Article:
To put it into hockey terms, we all want to be Sidney Crosbys and jump out of the gate, full guns blazing into immediate success. We’re talking about a guy who put the team on his back at the age most of us are graduating high school. The truth is, most of us are more like Carey Price; start off small, learn the game from the vets, and then be a key component to the winning formula only after you’ve spent a couple seasons in the trench grinding out the necessary experience. No one expected Carey to lead his team to the cup as a rookie, or even a second year player. Fast forward a couple years, and he’s earned his stripes as one of the best players in the game.

For me personally, it was only when I started focusing on a couple bigger tasks that I’m comfortable with while still adding some new stuff here and there that I really felt like I was working into a groove. Writing isn’t what I want to do with my (future) career (I hope), but it’s a start, and a pretty solid foundation to start exploring other aspects of working on the agency side of things.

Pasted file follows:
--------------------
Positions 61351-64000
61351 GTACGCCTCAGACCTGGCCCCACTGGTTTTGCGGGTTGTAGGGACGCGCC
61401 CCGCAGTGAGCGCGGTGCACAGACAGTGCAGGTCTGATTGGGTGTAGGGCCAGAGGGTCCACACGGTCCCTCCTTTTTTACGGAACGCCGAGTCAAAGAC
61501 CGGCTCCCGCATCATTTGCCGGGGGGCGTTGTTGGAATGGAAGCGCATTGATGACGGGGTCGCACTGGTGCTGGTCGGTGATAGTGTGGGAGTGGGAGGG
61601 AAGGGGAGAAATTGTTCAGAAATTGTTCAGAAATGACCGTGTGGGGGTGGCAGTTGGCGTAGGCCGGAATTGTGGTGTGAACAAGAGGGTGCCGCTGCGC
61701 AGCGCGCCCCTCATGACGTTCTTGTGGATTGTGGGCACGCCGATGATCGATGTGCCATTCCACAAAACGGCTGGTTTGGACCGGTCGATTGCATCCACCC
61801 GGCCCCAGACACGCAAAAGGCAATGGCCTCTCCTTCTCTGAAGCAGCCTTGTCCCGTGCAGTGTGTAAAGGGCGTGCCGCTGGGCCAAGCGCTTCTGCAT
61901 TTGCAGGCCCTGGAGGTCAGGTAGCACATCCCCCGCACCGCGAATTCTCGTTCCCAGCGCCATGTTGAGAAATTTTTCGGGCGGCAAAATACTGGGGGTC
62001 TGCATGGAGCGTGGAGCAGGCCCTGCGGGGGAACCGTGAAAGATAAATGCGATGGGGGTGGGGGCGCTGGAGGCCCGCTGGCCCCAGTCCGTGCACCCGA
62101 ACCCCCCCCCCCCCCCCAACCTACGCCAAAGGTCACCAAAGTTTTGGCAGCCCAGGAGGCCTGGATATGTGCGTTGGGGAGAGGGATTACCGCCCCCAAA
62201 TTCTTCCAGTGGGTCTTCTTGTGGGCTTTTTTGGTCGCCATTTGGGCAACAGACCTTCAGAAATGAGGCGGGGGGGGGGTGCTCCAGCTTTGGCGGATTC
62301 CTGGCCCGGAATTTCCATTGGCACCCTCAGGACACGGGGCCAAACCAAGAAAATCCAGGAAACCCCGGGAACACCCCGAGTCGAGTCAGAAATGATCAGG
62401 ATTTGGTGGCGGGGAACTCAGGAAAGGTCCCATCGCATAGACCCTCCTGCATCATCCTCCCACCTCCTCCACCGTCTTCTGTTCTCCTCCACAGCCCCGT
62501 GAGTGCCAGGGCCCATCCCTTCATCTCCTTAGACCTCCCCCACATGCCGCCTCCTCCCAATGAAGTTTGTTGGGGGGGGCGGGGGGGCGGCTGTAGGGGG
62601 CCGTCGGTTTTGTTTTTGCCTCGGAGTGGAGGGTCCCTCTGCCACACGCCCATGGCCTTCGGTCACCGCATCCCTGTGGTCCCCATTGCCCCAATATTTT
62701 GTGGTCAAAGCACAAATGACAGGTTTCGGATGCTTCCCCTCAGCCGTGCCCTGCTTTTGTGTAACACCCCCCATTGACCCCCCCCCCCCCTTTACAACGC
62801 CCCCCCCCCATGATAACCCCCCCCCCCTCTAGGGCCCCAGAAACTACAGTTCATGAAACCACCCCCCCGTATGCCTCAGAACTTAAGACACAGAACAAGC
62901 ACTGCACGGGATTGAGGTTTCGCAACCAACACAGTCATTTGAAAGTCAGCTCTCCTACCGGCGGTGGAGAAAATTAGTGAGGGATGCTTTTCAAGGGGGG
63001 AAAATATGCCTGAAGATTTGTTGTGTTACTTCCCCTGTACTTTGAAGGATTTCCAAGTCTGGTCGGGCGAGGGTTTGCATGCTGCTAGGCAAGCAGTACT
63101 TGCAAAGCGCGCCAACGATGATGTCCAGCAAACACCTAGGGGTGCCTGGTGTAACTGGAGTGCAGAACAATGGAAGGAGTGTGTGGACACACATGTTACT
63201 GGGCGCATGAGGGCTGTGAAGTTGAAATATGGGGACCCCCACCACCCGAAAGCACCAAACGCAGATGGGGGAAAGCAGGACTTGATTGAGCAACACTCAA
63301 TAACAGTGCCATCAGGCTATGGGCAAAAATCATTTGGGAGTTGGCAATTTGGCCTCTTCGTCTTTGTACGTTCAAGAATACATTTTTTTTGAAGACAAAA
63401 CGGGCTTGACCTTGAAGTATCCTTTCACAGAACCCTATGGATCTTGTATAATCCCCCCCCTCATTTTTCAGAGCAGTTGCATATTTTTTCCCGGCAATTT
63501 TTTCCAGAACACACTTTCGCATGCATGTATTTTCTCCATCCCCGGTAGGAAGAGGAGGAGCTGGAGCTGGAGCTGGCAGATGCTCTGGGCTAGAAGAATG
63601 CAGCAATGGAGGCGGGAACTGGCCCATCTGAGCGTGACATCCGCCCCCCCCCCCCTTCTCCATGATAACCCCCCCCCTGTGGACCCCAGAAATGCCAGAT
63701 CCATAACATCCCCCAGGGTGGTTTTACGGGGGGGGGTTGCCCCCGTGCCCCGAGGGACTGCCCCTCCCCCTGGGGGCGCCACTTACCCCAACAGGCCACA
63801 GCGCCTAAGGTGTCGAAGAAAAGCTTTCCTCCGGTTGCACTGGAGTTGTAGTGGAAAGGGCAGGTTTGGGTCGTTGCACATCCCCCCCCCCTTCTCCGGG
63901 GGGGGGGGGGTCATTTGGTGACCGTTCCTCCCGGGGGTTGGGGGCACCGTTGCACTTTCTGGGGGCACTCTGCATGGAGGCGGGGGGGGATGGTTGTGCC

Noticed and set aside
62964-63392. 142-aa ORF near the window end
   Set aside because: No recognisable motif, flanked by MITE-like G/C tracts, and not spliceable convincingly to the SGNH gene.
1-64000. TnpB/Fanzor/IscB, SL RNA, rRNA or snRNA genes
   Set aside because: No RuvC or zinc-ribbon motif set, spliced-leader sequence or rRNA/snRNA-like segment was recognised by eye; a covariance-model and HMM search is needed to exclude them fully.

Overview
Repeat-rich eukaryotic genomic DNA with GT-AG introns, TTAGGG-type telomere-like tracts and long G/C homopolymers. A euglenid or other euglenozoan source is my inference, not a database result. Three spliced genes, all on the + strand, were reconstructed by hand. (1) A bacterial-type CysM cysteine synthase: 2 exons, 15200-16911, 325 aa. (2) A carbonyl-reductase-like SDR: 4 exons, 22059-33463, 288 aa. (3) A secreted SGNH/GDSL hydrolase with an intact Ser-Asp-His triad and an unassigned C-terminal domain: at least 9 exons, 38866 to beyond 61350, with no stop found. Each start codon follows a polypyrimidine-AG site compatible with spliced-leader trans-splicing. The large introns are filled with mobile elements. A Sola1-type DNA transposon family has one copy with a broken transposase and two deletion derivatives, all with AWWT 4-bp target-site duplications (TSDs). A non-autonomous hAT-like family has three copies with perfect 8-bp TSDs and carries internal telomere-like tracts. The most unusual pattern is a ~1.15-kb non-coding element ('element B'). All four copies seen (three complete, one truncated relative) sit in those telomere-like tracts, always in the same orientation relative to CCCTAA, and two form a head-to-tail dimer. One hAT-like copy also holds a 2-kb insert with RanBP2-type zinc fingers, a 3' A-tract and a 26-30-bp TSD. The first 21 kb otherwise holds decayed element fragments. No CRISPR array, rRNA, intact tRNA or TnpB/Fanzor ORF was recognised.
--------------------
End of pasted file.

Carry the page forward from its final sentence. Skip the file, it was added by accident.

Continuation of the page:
So to wrap things up, your first experience should be all about figuring out what you like, what you’re good at and how you can improve the stuff in the areas you want to. Take your work seriously, but chill the hell out and have some fun.

Exactly how one should feel after their work day.

Your Website Narrative Isn’t About You

you're so vainThis might come as a shock, but your website isn’t about you or your product. If you want engagement and conversions, it’s gotta be about, you guessed it, your customer. Everything from design to copy to UX, your website imperatively must be customer-centric. Why? Because coercing what you believe to be the best benefits and features about your product or service onto your visitors’ brief visit to your website won’t cut it.  Unless you are a major player like Apple and customers seek you out, not the other way around.

At Brendan & Brendan, we don’t write web copy, we write what we call website narratives because that is what a website is really, a story. A story that consumers want to read because it:

a. makes them happy, cool or smart, or
b. solves a problem they have.